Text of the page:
Court Affirms Inventors’ Rights | June 13, 2011 Issue - Vol. 89 Issue 24 | Chemical & Engineering News
Volume 89 Issue 24 | p. 9 | News of The Week
Issue Date: June 13, 2011

Court Affirms Inventors’ Rights

Intellectual Property: Majority strikes down university’s claim of an inherent right to patents
Department: Government & Policy, Business
Keywords: patent rights, intellectual property, federally funded research
The Supreme Court weighed in on patent rights last week.
Credit: Shutterstock
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The Supreme Court weighed in on patent rights last week.
Credit: Shutterstock

The argument that patent rights from federally funded research are automatically vested in universities and not in individual researchers has been rejected by the Supreme Court in a 7-2 decision handed down on June 6. The court’s ruling is expected to have wide impact on how universities and other research institutions craft intellectual property agreements with employees or contractors for inventions that arise from federally funded research.

“Since 1790, the patent law has operated on the premise that rights in an invention belong to the inventor,” Chief Justice John G. Roberts Jr. wrote for the court’s majority. “Although much in intellectual property law has changed in the 220 years since the first Patent Act, the basic idea that inventors have the right to patent their inventions has not.”

The case, Stanford University v. Roche Molecular Systems, concerns the ownership of three patents for a diagnostic test used worldwide to measure the concentration of HIV in patients’ blood plasma. The court’s decision upholds an appeals court ruling that said Stanford shared ownership of the patents with Roche because a Stanford scientist had transferred his rights to the discoveries to a company later acquired by the pharmaceutical giant.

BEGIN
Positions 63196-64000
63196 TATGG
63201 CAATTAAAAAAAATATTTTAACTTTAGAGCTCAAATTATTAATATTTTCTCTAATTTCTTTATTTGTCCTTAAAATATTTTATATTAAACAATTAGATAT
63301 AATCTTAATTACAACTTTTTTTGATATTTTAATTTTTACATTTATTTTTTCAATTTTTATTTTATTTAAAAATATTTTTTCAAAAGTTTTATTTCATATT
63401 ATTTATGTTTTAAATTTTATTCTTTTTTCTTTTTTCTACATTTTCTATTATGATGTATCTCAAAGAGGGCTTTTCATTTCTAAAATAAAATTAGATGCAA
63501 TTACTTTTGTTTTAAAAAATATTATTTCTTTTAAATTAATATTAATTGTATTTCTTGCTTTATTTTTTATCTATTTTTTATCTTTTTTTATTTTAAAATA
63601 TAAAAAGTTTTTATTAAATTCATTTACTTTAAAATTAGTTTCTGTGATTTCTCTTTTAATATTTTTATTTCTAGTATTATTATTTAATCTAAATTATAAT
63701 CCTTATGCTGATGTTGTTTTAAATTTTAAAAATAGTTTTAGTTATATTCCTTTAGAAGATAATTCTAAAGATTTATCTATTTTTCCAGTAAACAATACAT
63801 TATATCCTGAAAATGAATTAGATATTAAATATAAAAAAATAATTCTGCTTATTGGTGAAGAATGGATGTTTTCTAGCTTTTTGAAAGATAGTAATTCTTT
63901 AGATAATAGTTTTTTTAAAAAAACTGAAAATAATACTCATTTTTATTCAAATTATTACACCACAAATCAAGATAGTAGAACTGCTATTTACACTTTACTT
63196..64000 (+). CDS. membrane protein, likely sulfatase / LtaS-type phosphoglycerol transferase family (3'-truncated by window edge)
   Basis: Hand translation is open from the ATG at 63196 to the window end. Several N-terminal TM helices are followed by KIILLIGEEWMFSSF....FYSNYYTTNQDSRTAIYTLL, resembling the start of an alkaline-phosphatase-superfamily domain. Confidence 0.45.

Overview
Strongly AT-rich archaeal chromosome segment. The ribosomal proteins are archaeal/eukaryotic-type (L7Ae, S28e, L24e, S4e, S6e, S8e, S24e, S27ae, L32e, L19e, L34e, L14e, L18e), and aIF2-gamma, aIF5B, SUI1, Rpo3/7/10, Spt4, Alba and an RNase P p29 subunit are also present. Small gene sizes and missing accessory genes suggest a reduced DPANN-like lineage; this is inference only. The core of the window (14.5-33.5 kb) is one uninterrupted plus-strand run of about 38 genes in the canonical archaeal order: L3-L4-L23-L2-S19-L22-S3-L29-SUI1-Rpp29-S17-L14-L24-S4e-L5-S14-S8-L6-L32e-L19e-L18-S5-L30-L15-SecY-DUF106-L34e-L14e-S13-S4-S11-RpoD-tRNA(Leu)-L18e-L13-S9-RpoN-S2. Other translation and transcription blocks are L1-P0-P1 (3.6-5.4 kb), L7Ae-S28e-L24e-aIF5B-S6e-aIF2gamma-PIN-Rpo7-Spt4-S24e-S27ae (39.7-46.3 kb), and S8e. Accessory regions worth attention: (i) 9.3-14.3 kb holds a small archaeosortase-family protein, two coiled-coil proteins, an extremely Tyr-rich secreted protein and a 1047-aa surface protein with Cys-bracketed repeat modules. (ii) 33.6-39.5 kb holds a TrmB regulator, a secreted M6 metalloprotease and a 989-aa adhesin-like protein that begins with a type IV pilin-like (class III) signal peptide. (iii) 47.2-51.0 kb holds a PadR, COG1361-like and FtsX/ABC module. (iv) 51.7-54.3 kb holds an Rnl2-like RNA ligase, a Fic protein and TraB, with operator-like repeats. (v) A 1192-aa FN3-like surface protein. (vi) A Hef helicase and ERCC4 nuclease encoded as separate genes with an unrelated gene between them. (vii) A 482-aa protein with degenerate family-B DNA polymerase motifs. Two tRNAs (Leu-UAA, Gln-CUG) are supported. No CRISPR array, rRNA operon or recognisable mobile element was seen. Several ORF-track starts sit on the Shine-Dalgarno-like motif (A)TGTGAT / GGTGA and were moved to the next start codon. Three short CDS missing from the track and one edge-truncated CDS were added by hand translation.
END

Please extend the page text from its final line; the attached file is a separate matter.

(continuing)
The court rejected Stanford’s argument that it alone owned the technology because the Bayh-Dole Act, a 30-year-old federal law, vests the patent rights from federally funded research in universities and not in individual researchers. The National Institutes of Health funded some of Stanford’s research related to the HIV measurement technique.

“We are disappointed with the ruling by the Supreme Court in this case, but will move forward to protect the interests of all parties in inventions created with federal funding, including the interests of the federal government and companies that license technology from Stanford,” Debra Zumwalt, the university’s general counsel, said in a statement.

Roberts ruled that under Bayh-Dole, federal contractors, including universities, may “elect to retain title” to discoveries. But he said the statute “does not vest title” automatically in the universities. “Nowhere in the act are inventors expressly deprived of their interest in federally funded inventions,” Roberts wrote in a 15-page opinion. He added that universities could secure their claim on the inventions of their employees “with an effective assignment.”

The decision clarifies that Bayh-Dole does not offer special breaks for research institutions and other federal contractors, says Charles Steenburg, an attorney at the Boston-based intellectual property law firm Wolf Greenfield.

“This is significant for universities, which sometimes face challenges when trying to get tenured professors and other luminaries to sign assignment agreements,” Steenburg tells C&EN.

Patent experts say it is unlikely that the Supreme Court’s ruling will in any way impair federally funded research programs, but it will force research institutions to take extra precautions to preserve their patent rights in the future.

 
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